Nick Buxton, "Revolutionary times in Bolivia?" (16 December 2005)
Andreas A Tsolakis, "Evo Morales's project: the limits of nationalism" (14 June 2006)
Isabel Moreno & Mariano Aguirre, "Bolivia: the challenges to state reform" (15 September 2006)
John Crabtree, "Bolivia: the battle for two-thirds" (18 September 2006)
Ivan Briscoe, "Evo Morales: the unauthorised version" (16 January 2007)
John Crabtree, "Bolivia: a tale of two (or rather three) cities" (18 September 2007)
John Crabtree, "Bolivia's controversial constitution" (10 December 2007)
John Crabtree, "Santa Cruz's referendum, Bolivia's choice" (30 April 2008)
John Crabtree, "Bolivia's democratic tides" (1 July 2008)
John Crabtree, "Bolivia's political ferment: revolution and recall" (13 August 2008)
Once Brazil's mediation failed, Chile's President Michelle Bachelet - acting as leader pro tempore of the fledgling Union of South American Nations (Unasur) - proposed an emergency summit in Santiago on 15 September. Morales welcomed the initiative; Lula is said to have agreed while expressing reservations; while Chávez annoyed Santiago by broadcasting and taking credit for the proposal before Bachelet's official announcement.
From the start, Chilean diplomats worked nervously to ensure that the Venezuelan did not turn the event into a rally against "The Empire" or repeat his performance at the Ibero-American summit in November 2007 when he eclipsed the hostess Bachelet and was eventually told to "shut up" by King Carlos of Spain (see "King Juan Carlos vs President Hugo", 13 November 2007). With the exception of the leaders of Surinam and Guyana, the only South American head not to reschedule and fly into Santiago for the event was Peru's Alan García.
The regional test
The Bolivian crisis is the first test for Unasur, which was formally launched in Brasilia in 2007 and is due to open its secretariat in Quito shortly. Since the first South American presidential summit in 2000, Brasilia has been piecing together the elements of this new bloc, which fuses the existing Community of Andean Nations with Mercosur/Mercosul.
Unasur's initial emphasis is on cross-border infrastructure and the consolidation of a series of "bi-oceanic corridors". The first paved road to link Pacific to Atlantic - running from the Brazilian port of Santos, through the Bolivian heartland and down to the Chilean ports of Arica and Iquique - should be finished by the end of 2008. The project highlights the importance Brasilia attaches both to improving its access to the Pacific and incorporating Bolivia into its hinterland. A second initiative launched by Brazil is the South American Defence Council, which aims to foment security cooperation in areas of common concern, particularly the Amazon basin; and to coordinate regional peacekeeping efforts like the ongoing Minustah mission in Haiti.
But what, if anything, can Unasur actually achieve in Bolivia? Three criticisms were voiced as the summiteers gathered: that a meeting that excluded the country's opposition leaders evades the problem and is little more than a presidential talking-shop; that Unasur simply duplicates existing forums, principally the Organisation of American States (OAS); and that it provides Chávez with a regional platform from which to harangue Washington.
In the event, the 15 September meeting did serve to express full regional support for Morales. The first article of the summit declaration expressed "full and decided backing for the constitutional president Evo Morales, whose mandate was ratified by an ample majority in a recent referendum". There was also call for all sides to negotiate peacefully and to compromise. Nevertheless, the written and verbal declarations spelled out to the opposition that regional leaders would not tolerate a coup, secession, or other violations of La Paz's sovereignty or the rule of law.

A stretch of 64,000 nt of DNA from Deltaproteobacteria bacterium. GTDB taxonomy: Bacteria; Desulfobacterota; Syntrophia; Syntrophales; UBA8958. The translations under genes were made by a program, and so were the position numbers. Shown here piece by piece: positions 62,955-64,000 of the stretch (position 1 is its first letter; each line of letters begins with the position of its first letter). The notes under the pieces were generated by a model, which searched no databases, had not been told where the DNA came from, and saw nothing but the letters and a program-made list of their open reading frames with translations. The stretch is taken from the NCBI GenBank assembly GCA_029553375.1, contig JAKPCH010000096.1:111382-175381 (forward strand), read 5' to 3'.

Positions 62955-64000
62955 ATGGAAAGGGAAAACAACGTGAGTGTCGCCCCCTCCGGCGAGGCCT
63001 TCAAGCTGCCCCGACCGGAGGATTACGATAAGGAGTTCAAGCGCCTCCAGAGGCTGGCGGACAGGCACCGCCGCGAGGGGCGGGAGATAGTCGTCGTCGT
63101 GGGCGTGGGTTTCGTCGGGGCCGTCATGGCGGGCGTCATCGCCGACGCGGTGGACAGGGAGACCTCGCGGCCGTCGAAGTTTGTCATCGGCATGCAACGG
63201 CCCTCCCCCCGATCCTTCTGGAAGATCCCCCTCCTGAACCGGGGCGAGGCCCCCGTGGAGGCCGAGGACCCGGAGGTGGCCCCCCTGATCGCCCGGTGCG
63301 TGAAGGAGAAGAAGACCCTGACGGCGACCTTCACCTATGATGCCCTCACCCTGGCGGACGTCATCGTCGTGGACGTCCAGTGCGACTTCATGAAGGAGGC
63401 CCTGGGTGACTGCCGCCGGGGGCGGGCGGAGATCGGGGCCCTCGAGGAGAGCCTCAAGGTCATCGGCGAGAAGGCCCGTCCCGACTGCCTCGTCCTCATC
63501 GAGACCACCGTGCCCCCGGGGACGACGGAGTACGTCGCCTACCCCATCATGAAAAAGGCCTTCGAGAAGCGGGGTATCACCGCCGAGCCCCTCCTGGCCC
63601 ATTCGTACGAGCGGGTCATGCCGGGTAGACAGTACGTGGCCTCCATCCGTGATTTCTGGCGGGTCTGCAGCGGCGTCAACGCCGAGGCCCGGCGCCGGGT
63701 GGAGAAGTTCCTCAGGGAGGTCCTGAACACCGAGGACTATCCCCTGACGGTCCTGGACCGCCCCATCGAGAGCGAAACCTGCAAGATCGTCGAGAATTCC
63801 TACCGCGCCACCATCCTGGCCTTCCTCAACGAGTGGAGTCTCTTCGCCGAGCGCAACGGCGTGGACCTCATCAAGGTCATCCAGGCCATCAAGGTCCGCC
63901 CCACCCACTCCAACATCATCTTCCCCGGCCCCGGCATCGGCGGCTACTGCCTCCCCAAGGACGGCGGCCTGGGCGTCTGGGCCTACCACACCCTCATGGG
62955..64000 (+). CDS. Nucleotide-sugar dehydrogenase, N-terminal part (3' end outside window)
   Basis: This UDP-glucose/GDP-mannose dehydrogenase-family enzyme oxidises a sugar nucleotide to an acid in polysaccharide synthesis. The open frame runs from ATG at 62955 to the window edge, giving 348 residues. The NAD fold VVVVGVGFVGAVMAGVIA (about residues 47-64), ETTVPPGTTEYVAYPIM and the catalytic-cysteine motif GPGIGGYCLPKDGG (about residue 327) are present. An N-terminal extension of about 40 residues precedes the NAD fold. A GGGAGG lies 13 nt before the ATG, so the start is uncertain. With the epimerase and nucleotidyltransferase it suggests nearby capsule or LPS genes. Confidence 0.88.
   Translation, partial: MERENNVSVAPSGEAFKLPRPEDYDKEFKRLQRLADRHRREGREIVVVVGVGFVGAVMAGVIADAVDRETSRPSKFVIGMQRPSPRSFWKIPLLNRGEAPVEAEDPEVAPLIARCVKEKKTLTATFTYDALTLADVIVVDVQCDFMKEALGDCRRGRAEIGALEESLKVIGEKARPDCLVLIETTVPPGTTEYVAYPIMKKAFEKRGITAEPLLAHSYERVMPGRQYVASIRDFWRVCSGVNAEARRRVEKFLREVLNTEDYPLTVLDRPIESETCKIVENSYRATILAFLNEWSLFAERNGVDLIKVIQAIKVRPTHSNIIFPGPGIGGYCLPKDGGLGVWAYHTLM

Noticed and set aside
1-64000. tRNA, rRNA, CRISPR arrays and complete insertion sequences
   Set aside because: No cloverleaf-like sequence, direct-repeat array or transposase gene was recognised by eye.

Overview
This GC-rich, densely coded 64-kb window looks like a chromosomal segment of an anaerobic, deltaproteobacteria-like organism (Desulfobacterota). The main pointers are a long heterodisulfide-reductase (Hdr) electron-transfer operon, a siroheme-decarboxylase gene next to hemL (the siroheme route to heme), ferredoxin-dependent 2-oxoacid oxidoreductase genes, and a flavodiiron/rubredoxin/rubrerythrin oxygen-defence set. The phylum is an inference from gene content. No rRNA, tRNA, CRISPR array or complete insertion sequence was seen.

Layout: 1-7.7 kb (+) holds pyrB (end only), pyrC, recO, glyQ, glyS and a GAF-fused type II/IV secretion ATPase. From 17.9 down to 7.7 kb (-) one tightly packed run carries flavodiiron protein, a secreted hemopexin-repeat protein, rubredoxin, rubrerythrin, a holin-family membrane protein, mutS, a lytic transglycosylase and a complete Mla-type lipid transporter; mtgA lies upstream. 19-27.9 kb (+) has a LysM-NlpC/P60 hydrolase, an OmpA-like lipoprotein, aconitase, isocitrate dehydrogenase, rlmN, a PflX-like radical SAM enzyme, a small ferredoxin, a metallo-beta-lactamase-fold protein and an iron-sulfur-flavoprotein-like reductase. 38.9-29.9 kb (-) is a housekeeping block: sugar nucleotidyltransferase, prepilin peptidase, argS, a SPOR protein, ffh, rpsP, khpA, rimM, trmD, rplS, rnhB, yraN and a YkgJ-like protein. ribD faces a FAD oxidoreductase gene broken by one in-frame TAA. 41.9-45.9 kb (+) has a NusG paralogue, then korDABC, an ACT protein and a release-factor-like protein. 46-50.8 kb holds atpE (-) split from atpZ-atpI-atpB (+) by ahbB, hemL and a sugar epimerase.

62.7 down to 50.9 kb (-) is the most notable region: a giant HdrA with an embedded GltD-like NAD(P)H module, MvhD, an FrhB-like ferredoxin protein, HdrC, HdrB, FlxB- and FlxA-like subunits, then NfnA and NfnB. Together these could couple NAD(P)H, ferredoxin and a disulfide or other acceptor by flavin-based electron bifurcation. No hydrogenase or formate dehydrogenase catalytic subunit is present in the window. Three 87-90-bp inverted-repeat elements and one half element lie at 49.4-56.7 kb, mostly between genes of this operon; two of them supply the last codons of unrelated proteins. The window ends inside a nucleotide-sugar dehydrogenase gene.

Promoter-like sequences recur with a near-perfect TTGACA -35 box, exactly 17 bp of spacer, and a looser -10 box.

The shadow combat
Two points of consensus underpin the Santiago declarations, one region-wide and one specific to Bolivia:
* that the breakdown of constitutional democracy anywhere in South America cannot be permitted
* that Evo Morales - whatever his radicalism, diplomatic shortcomings and taste for confrontation - is probably the only person who can stabilise Bolivia and guarantee its territorial integrity over the long term; a judgment reinforced by memories of the disastrous governments of Sánchez de Lozada and Carlos Mesa that preceded him.
On a practical level a Unasur commission is to investigate the precise circumstances of the deadly incident in the department of Pando. This is the kind of thing South American statespersons - well schooled in national reconciliation and the investigation of human-rights abuses - thrive on. But beyond such fact-finding missions, accompanied by heavy moral persuasion and some limited economic incentives, it is not clear what else Unasur can do. After all, a refusal to "tolerate" constitutional rupture and secession relies ultimately on a willingness to send troops to Bolivia. For South America's republics such a measure would be fraught with ideological, economic and political problems; and it would be unthinkable without a clear United Nations mandate.
As for Hugo Chávez, despite his best efforts he was unable this time steal the summit limelight or cast the proceedings as a struggle against Yankee imperialism. Indeed, the most stinging rebuke to Washington actually came from the fact that (Chávez himself excepted), no one in Santiago bothered to mention the ambassadorial expulsions. Moreover, since this was a Unasur rather than an OAS convocation, the United States was not even represented. It is, perhaps, a sign of the times that even in what it has long regarded as its own "backyard" Washington appears to be losing the respect or fear awarded a hegemonic power and is instead being politely ignored.
Beyond this large strategic consideration, it is not yet clear whether the Unasur effort can produce anything beyond a diplomatic whirlwind. The coming days will be crucial. Will Evo Morales offer concessions on the constitutional package? Are the opposition leaders willing or able to keep the mob off the streets? Will the army stay loyal to the government? Will Bolivia at last start to heal; or will it teeter over the edge into chaos?